The importance of being resilient
Being able to pick ourselves up and move forward when things don’t go as planned is the spirit and essence of being human.
The importance of being resilient today is as fundamental as it has ever been. It can help to manage depression and anxiety and improve overall mental health. Resilience can help lessen the impact of a mental health condition, help offset lack of social support or coping with bullies and ultimately enable us to recognise and reach out to others if we need it.
Our problems won’t magically go away through resilience but it can provide us with the tools to see past them and find the joy in life. Those of us with resilience have learnt not to dwell on failure but instead come to terms with the situation. Learn and move forward.
Can resilience be improved?
Resilience can certainly be developed, it just takes practice. If you feel that you would like to be more resilient there are some simple ways that can make a difference.
Making sure you get good quality sleep, factoring in time for yourself in the day, taking moderate exercise and maintaining a healthy diet can all help with building resilience.
5 ways to become more resilient
Up your energy levels
If you are not well rested then you may feel mentally and physically drained which will affect your level of resilience:
- Try to cut down on caffeine
- Try to factor regular exercise into your week, keep hydrated and eat healthily
- Try to find ways to switch off
- Get outside as much as you can, perhaps have a lunchtime walk to get your circulation moving and soak up some daylight.
Build a network of friends and family
Loneliness can adversely affect our mental health so a network of family and friends can pay a big part in making us feel valued. It can also help with offering support when you find yourself facing life’s difficulties.
Offering support and comfort to others can help to strengthen our relationships and make them meaningful. This can either be through helping friends and family or indeed volunteering for a local charity or group.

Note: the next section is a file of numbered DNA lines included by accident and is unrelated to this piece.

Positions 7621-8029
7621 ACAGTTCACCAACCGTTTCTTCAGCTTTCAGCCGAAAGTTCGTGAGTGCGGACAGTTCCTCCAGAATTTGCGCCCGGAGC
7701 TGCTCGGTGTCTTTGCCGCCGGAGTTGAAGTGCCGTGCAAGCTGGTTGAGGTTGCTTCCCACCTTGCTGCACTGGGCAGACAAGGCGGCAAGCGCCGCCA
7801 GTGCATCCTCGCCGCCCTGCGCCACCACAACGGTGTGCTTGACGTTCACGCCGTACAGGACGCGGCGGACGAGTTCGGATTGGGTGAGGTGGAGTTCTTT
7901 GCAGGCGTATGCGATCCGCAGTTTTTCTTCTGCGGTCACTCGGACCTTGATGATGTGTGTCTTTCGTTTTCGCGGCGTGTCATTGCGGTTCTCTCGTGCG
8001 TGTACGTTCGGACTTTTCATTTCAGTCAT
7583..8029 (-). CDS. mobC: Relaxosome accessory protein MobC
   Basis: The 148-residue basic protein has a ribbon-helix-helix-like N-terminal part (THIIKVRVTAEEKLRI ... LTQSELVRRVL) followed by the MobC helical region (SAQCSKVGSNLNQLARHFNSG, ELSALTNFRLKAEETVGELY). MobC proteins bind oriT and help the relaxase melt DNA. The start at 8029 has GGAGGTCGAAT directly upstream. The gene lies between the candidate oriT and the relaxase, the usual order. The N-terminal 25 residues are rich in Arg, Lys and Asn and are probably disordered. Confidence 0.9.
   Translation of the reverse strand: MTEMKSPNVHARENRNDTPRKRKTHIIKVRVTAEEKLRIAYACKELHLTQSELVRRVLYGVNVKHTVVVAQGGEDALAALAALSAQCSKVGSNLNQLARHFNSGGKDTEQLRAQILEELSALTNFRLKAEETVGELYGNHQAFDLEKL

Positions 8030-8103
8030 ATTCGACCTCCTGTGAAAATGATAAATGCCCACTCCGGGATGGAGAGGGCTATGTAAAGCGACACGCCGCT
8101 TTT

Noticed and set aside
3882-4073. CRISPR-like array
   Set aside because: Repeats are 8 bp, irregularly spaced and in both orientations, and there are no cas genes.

Take a step back
It is sometimes difficult to clearly see a solution to a tricky situation so it is useful to get some perspective by stepping away. This may just mean taking a short, brisk walk which will allow you some time to reflect and so help see the bigger picture. Taking a step back can help with:
- Focusing on things you can control rather than things you cannot
- Recognising that it may not necessarily be the situation itself but the way you view it that is making you feel emotional
- Focusing on the positive rather than dwelling on the negative
- Realising that you can achieve things and concentrate on these successes.
What are your goals?
Work out your priorities as this will help you to develop and maintain a positive outlook. Understand what matters to you most and your goals in life. Try thinking about what is most important to you and what changes you can make to give you time for what matters most. Perhaps consider your strengths and how you can use these more.
Identify and manage your emotions
Emotional intelligence is having the capacity to identify and manage your own emotions, as well as identify other people’s emotions. This is central to seeing things objectively and comes when you are able to feel an emotion, put a name to it and ultimately be able to express it to others.
Emotional intelligence can help when you have a difference of opinion with someone or when you feel threatened. Good interpersonal skills can help us to develop a shared understanding with others and ultimate lead to closer relationships.
Learning when to ask for help is a sign of strength, not weakness and is certainly a sign of good resilience. If we wish to build our resilience it is important to be aware that we all need the help of friends and family from time to time. Learning to acknowledge what is good about our lives and not focus on the negative is crucial to leading a full and enjoyable life.
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